“But they stop there, they don’t say what the training is they don’t tell you,” says Dane. “So, we continue to have this problem.”
He continues: “The USA has a terrible history: the Iroquois theatre fire in December 1903, saw 600 people die after a fire started on the stage. To prevent people from sneaking in the organizers chained the doors.
“As a result of the Iroquois fire we have building codes but these are business orientated that need to make money so the thought is often, we don’t want to have laws that hinder us so we’ll have these as administrative code.”
He turns then to one of his biggest wishes: better paid, better trained stewards: “Venues and concerts are always short on staff. It’s low-paid and often irregular. So, why would someone chose to work as a steward for $12 an hour when they can earn $20-24 an hour in McDonald’s or Target? And also currently in the USA we have too few workers for the jobs we have.”
Former US Marine Dane has been involved in crowd safety and security for almost 30 years. In the late 90s he began work at the Metropolitan Museum in Central Park New York.
“Located by 5th Avenue big parades are frequent and there are concerts in park or building I got pulled into planning session with NYPD. The museum could hold about 200,000 people.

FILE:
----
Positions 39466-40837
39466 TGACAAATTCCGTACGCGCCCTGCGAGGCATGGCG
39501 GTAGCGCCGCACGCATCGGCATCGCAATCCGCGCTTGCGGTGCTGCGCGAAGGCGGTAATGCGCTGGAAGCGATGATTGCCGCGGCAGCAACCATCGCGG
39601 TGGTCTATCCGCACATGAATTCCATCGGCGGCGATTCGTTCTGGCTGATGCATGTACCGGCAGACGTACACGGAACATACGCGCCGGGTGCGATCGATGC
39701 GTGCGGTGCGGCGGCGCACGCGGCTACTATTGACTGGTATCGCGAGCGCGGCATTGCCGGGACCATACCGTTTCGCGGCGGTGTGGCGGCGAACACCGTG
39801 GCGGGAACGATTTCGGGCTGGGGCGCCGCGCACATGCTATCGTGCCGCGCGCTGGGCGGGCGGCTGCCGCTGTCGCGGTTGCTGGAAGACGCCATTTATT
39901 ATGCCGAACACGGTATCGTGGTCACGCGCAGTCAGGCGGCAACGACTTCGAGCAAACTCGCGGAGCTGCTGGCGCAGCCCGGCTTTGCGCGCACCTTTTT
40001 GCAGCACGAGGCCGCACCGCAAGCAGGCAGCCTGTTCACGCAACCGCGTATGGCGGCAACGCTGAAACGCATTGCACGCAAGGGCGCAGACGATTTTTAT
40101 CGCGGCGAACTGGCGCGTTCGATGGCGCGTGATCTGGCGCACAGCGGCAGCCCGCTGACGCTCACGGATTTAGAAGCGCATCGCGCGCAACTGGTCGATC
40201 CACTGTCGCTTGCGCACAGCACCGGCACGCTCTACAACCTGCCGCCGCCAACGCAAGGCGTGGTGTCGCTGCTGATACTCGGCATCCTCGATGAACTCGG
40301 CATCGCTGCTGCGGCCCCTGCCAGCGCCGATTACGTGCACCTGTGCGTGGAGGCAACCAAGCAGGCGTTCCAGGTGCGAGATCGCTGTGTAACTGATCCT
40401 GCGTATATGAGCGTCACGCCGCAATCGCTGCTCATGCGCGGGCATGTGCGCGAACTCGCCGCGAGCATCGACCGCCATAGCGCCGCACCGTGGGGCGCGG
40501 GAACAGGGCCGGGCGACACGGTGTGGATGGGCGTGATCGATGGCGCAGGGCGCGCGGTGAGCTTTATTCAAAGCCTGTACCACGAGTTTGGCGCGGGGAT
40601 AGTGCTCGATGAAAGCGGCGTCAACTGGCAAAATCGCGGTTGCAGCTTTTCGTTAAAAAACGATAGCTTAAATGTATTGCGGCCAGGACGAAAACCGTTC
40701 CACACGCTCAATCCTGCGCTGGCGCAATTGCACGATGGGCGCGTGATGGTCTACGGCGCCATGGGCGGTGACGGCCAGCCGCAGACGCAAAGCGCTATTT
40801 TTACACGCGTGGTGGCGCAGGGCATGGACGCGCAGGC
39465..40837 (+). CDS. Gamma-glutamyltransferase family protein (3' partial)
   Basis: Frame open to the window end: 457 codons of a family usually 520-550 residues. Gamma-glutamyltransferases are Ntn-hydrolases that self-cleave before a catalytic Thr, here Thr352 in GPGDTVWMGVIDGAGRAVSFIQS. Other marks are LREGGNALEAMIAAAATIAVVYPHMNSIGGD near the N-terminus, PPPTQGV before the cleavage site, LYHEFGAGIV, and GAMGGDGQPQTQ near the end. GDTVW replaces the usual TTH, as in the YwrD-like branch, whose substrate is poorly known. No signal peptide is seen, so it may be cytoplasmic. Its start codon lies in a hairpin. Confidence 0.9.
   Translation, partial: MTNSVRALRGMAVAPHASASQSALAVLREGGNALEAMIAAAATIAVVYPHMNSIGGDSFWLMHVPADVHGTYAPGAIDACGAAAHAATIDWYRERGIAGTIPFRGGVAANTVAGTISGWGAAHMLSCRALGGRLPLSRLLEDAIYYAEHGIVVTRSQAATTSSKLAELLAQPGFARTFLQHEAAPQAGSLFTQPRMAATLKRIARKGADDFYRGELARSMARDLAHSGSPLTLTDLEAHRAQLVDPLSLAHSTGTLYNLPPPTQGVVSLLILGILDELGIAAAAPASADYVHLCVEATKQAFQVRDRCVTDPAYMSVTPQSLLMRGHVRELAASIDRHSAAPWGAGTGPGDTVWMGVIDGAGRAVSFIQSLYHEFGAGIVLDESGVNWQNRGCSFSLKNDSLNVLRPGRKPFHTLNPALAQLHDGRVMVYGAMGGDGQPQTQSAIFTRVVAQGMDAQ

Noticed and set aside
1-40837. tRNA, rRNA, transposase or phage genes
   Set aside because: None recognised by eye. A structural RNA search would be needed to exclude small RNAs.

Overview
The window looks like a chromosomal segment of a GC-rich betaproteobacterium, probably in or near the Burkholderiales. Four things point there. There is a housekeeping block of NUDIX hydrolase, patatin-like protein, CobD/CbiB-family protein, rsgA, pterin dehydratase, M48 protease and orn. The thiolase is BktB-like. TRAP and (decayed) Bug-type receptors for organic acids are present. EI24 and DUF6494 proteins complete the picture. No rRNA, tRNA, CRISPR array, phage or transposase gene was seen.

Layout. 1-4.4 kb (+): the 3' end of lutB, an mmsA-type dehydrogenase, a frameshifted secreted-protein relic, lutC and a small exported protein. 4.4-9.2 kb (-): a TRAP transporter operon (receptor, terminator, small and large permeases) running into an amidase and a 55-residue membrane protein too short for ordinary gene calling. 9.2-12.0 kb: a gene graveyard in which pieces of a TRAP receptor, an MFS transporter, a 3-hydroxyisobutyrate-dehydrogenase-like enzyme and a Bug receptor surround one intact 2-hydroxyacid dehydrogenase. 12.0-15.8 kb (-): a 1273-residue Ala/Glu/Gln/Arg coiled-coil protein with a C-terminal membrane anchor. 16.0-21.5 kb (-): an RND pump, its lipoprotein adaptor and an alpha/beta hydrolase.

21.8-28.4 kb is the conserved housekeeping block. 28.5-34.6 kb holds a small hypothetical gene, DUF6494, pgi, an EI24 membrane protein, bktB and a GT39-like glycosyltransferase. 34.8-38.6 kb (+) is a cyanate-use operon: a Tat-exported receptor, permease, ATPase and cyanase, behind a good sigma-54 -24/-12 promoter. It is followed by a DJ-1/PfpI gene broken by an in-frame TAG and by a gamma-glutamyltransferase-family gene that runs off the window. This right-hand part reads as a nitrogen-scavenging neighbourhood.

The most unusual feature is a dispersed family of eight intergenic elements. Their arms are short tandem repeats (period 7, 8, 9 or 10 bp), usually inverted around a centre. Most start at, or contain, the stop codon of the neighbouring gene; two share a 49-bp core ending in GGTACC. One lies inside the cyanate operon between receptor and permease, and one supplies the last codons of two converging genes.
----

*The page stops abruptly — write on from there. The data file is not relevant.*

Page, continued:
“Through those processes I got involved in crowd management. And then 9/11 happened. Everything changed on that Tuesday morning, public gatherings became a difficult thing. Now you had added concerns for crowd management not just about their safety, but additional risks from shootings, bombings and attacks.”
He moved to Florida in 2002 joining the the Contemporary Services Corp, which provided crowd services to large events. My main client was the NFL. Then three years after 9/11 the federal government admitted they didn’t have the knowledge of protecting stadiums and I was tapped to help group of experts.”